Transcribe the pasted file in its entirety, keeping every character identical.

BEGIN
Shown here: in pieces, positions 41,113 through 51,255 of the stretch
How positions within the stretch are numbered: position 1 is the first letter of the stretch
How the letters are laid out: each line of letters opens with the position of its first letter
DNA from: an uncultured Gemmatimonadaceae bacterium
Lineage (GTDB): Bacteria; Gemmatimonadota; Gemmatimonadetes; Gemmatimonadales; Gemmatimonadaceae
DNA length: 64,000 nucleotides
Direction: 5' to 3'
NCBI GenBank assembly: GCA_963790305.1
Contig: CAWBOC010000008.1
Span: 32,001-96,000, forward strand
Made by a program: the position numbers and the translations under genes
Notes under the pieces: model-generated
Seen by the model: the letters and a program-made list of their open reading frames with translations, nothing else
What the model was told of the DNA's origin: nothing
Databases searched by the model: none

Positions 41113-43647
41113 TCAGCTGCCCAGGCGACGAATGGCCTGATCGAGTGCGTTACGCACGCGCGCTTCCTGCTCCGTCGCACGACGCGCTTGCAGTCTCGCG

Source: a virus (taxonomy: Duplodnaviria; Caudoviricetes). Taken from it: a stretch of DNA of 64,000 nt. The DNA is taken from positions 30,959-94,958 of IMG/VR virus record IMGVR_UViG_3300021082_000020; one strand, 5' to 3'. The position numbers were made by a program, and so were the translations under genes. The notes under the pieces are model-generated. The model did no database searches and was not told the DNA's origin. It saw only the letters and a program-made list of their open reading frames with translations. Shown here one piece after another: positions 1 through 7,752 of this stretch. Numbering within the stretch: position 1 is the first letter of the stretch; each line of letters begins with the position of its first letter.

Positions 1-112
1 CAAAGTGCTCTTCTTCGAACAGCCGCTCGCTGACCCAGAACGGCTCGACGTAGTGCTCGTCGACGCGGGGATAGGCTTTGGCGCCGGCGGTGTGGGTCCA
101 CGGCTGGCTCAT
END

Shown here: in pieces, positions 41,113 through 51,255 of the stretch
How positions within the stretch are numbered: position 1 is the first letter of the stretch
How the letters are laid out: each line of letters opens with the position of its first letter
DNA from: an uncultured Gemmatimonadaceae bacterium
Lineage (GTDB): Bacteria; Gemmatimonadota; Gemmatimonadetes; Gemmatimonadales; Gemmatimonadaceae
DNA length: 64,000 nucleotides
Direction: 5' to 3'
NCBI GenBank assembly: GCA_963790305.1
Contig: CAWBOC010000008.1
Span: 32,001-96,000, forward strand
Made by a program: the position numbers and the translations under genes
Notes under the pieces: model-generated
Seen by the model: the letters and a program-made list of their open reading frames with translations, nothing else
What the model was told of the DNA's origin: nothing
Databases searched by the model: none

Positions 41113-43647
41113 TCAGCTGCCCAGGCGACGAATGGCCTGATCGAGTGCGTTACGCACGCGCGCTTCCTGCTCCGTCGCACGACGCGCTTGCAGTCTCGCG

Source: a virus (taxonomy: Duplodnaviria; Caudoviricetes). Taken from it: a stretch of DNA of 64,000 nt. The DNA is taken from positions 30,959-94,958 of IMG/VR virus record IMGVR_UViG_3300021082_000020; one strand, 5' to 3'. The position numbers were made by a program, and so were the translations under genes. The notes under the pieces are model-generated. The model did no database searches and was not told the DNA's origin. It saw only the letters and a program-made list of their open reading frames with translations. Shown here one piece after another: positions 1 through 7,752 of this stretch. Numbering within the stretch: position 1 is the first letter of the stretch; each line of letters begins with the position of its first letter.

Positions 1-112
1 CAAAGTGCTCTTCTTCGAACAGCCGCTCGCTGACCCAGAACGGCTCGACGTAGTGCTCGTCGACGCGGGGATAGGCTTTGGCGCCGGCGGTGTGGGTCCA
101 CGGCTGGCTCAT